Primary malignant mesothelioma of the perineum is a rare and under recognized disease, the diagnosis of which is currently confirmed mainly via pathological histological examination. Surgery and adjuvant therapy are the main treatment approaches for patients if early diagnosis can be made. Due to the low number of reported cases in the literature, it has been difficult to develop and analyze clinically relevant treatment options. The rapid progression of this disease, tendency toward metastasis, poor prognosis, and short survival time further hinder effective clinical studies.
As it is a case report, ethics approval is not necessary after consulting the Ethics Committee of Nan Chang First Hospital.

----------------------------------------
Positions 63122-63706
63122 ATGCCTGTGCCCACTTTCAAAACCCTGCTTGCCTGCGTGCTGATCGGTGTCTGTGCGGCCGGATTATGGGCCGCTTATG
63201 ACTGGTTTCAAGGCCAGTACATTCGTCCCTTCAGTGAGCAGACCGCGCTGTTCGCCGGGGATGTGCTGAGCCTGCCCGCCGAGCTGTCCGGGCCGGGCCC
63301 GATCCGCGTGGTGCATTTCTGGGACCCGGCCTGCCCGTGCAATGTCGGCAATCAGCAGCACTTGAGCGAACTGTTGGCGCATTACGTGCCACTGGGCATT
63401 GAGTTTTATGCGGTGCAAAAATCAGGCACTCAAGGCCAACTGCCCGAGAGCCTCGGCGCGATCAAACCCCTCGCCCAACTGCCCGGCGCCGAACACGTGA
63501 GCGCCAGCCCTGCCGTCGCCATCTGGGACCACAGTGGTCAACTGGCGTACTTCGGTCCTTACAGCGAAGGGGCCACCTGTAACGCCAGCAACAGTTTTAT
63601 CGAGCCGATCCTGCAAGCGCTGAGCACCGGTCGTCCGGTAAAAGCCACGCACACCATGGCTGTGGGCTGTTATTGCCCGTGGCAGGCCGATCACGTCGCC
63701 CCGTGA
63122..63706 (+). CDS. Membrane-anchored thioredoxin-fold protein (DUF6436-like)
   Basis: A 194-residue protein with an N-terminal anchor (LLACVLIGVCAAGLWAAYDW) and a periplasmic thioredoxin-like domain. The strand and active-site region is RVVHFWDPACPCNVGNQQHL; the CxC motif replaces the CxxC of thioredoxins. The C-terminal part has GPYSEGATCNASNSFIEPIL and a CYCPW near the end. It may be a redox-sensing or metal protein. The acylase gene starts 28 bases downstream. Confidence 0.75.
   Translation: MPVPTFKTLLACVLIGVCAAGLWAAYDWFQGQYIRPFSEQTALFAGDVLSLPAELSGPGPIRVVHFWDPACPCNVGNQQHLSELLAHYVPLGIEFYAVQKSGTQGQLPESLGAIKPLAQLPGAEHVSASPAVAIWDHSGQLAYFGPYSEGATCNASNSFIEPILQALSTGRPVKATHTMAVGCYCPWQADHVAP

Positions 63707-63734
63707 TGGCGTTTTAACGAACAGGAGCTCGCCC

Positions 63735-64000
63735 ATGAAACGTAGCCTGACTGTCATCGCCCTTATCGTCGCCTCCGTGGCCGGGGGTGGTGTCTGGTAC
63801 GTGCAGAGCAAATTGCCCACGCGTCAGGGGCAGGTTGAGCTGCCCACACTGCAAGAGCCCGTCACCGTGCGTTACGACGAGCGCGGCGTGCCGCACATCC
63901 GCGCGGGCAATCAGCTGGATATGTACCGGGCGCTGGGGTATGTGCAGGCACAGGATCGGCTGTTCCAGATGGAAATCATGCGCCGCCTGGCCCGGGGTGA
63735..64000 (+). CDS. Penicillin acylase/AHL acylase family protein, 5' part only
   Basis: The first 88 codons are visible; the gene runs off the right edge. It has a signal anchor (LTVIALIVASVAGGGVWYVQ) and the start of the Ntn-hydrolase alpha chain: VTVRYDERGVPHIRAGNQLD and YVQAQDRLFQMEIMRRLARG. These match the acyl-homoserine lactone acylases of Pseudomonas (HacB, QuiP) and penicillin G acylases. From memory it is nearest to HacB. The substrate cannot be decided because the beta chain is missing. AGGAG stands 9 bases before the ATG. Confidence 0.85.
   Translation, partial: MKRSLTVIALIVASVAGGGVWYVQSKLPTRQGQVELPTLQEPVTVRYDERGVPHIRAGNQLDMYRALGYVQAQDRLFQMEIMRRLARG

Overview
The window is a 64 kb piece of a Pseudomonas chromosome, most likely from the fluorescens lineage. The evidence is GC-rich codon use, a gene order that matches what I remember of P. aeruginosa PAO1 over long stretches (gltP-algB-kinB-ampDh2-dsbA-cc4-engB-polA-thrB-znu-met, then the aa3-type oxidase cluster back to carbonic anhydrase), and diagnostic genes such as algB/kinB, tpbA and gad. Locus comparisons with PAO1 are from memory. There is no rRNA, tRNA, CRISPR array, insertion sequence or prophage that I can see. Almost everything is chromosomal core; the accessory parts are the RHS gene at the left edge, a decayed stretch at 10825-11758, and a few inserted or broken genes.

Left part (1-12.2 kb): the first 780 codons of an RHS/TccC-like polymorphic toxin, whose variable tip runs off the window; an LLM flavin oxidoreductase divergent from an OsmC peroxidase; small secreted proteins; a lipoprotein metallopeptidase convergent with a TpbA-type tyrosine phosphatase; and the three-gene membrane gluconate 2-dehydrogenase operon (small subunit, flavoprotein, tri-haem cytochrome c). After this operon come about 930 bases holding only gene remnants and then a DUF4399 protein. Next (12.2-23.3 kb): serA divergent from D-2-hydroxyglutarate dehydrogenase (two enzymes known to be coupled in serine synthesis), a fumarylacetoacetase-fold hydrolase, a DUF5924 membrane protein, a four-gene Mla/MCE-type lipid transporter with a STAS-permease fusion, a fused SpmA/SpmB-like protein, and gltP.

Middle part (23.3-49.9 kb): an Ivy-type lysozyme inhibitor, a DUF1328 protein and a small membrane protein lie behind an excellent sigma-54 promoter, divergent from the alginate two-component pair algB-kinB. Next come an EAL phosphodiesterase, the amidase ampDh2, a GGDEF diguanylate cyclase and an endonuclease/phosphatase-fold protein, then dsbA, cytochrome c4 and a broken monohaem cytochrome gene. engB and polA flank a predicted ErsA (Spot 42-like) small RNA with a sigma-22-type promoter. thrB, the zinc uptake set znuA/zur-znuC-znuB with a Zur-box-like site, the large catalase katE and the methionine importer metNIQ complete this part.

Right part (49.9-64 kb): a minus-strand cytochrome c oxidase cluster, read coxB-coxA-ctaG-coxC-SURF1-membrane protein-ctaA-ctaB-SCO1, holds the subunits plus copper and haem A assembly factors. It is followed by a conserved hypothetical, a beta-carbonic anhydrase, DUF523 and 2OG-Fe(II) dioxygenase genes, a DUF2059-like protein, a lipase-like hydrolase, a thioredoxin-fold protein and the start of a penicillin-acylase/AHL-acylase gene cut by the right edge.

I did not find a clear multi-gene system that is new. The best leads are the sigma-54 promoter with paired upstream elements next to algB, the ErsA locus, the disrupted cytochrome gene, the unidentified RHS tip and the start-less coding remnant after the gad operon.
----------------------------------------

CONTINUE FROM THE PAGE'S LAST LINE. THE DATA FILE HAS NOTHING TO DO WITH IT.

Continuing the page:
Consent to participate
Written informed consent was obtained from the patient's relatives for publication of this case report and accompanying images. A copy of the written consent is available for review by the Editor-in-Chief of this journal.
Consent for publication
All authors agree to submit this manuscript.
The datasets generated and/or analysed during the current study are not publicly available due to individual privacy of the patients included but are available from the corresponding author on reasonable request.
Conflicts of interest
The authors declare no competing financial interests.
No financial support was received for this submission.
ZL, PY designed, performed the study and carried out literature search; ZL, QZ helped in literature search and wrote the paper; ZL, KX, ZX helped in acquisition of data; PY made critical revision and supervision. All authors have read and approved the manuscript.
1Department of Urology, The First Hospital of Nanchang, Nanchang, China, 2The First Affiliated Hospital of Nanchang University, Nanchang, China, +Zhiwei Li, Qiqi Zhu, Kaibing Xiao have equally contributed to this work.
We would like to thank the patient for his participation and his consent to the publication of the case details and associated images.